Viewers report loud noise Saturday, possible sonic boom - WBTV 3 News, Weather, Sports, and Traffic for Charlotte, NC

Viewers report loud noise, shaking Saturday afternoon, possible sonic boom

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The seismograph in Pauline, SC showed no earthquake activity Saturday afternoon The seismograph in Pauline, SC showed no earthquake activity Saturday afternoon

MYRTLE BEACH, SC (WMBF) – Several viewers reported hearing a loud boom and feeling their house shake at about 2:30 p.m. Saturday afternoon.

There has been no reported earthquake activity in the area, said Don Blakeman, a geophysicist with the National Earthquake Information Center.

Blakeman couldn't say for sure, but guessed it could a sonic boom. He said that in the past, after investigating activity in this part of the country, they found out later it was a sonic boom, which is the sound associated with the shockwaves caused by a supersonic aircraft breaking the sound barrier.

He said they "very rarely get any verification if military was involved."

Viewers reported hearing and feeling the boom around the area, including in Carolina Forest, Socastee, Forestbrook, Loris, and Myrtle Beach.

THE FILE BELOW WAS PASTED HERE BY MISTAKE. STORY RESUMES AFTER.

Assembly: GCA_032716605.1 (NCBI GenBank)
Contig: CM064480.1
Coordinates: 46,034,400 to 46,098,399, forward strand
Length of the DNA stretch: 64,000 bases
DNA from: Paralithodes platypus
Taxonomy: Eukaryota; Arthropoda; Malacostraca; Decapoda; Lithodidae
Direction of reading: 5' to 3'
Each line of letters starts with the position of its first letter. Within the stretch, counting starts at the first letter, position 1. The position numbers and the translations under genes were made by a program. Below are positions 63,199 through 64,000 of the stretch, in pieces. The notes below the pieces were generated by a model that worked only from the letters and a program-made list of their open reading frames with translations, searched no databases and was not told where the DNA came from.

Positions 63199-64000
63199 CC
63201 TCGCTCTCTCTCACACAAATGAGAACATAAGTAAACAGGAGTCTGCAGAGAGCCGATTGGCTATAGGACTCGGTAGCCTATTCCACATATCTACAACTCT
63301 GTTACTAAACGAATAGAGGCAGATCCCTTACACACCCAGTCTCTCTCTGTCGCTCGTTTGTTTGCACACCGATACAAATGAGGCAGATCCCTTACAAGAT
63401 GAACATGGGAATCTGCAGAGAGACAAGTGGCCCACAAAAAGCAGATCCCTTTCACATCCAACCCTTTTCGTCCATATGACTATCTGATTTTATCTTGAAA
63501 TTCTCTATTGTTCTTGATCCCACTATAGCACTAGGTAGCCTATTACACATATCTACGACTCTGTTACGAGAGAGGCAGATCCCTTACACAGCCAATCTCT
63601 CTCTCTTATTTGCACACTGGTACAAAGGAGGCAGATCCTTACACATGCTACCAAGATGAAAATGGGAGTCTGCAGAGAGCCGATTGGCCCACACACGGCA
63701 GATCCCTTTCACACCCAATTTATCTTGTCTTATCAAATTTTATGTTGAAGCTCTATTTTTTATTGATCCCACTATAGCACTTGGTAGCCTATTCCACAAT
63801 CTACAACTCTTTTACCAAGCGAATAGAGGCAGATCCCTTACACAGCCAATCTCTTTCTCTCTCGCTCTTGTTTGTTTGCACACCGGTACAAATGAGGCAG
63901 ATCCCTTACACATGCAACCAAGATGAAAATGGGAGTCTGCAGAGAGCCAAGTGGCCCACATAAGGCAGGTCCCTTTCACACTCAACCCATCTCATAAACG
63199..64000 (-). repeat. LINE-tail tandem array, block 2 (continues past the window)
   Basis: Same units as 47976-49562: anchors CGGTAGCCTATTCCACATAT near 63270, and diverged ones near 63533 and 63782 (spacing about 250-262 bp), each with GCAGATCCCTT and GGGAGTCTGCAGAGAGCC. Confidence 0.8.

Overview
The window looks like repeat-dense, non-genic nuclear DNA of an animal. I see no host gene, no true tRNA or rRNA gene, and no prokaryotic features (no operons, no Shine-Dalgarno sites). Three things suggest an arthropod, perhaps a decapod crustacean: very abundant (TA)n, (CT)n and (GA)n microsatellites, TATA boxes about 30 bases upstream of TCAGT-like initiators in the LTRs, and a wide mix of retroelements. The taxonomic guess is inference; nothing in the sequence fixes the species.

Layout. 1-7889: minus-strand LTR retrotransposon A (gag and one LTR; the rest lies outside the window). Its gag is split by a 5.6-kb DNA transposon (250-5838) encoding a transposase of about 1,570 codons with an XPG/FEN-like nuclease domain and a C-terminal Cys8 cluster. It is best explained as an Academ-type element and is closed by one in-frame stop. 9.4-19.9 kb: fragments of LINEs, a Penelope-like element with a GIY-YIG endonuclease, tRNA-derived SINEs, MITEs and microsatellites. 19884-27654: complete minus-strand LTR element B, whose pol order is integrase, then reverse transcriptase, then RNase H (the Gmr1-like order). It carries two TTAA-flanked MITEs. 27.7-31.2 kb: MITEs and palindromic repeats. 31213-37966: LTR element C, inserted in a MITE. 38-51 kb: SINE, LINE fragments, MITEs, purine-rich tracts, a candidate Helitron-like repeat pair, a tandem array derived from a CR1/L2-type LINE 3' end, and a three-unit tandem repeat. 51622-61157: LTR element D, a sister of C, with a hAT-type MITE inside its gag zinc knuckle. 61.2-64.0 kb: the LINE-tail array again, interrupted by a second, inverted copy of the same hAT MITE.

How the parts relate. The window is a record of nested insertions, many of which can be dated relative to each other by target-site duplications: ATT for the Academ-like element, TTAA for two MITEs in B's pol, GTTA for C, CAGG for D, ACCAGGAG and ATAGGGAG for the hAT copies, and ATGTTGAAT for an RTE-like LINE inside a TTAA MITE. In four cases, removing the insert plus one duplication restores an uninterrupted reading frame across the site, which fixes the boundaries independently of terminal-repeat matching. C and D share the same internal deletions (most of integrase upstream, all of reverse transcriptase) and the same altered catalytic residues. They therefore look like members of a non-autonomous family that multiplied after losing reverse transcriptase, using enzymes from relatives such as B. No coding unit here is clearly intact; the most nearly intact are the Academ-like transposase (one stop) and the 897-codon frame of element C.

Back in December, viewers reported a similar loud, shaking "boom" on a Thursday afternoon. While there was no definitive answer at the time, the US Geologic Survey offered some other possible explanations:

Earthquake "booms" have been reported for a long time, and they tend to occur more in the Northeastern US and along the East Coast. Of course, most "booms" that people hear or experience are actually some type of cultural noise, such as some type of explosion, a large vehicle going by, or sometimes a sonic boom, but there have been many reports of "booms" that cannot be explained by man-made sources. No one knows for sure, but scientists speculate that these "booms" are probably small shallow earthquakes that are too small to be recorded, but large enough to be felt by people nearby.

And another possible explanation:

The term "Seneca guns" is just a name, not an explanation. It does not tell us anything about what causes these noises and shakings. The name originated in a short story that James Fennimore Cooper wrote during the 1800's. The name refers to booms that have been heard on the shores of Lake Seneca and Lake Cayuga in New York State. The name has been applied to similar noises along the coasts of North Carolina, South Carolina, and Virginia. Similar booms are called Barisol guns in coastal India. These phenomena have also occurred in three widely separated places around the world. That's about all we know about the Seneca guns.

You can read more about "booms" and how often they have been reported in this area on the USGS website.

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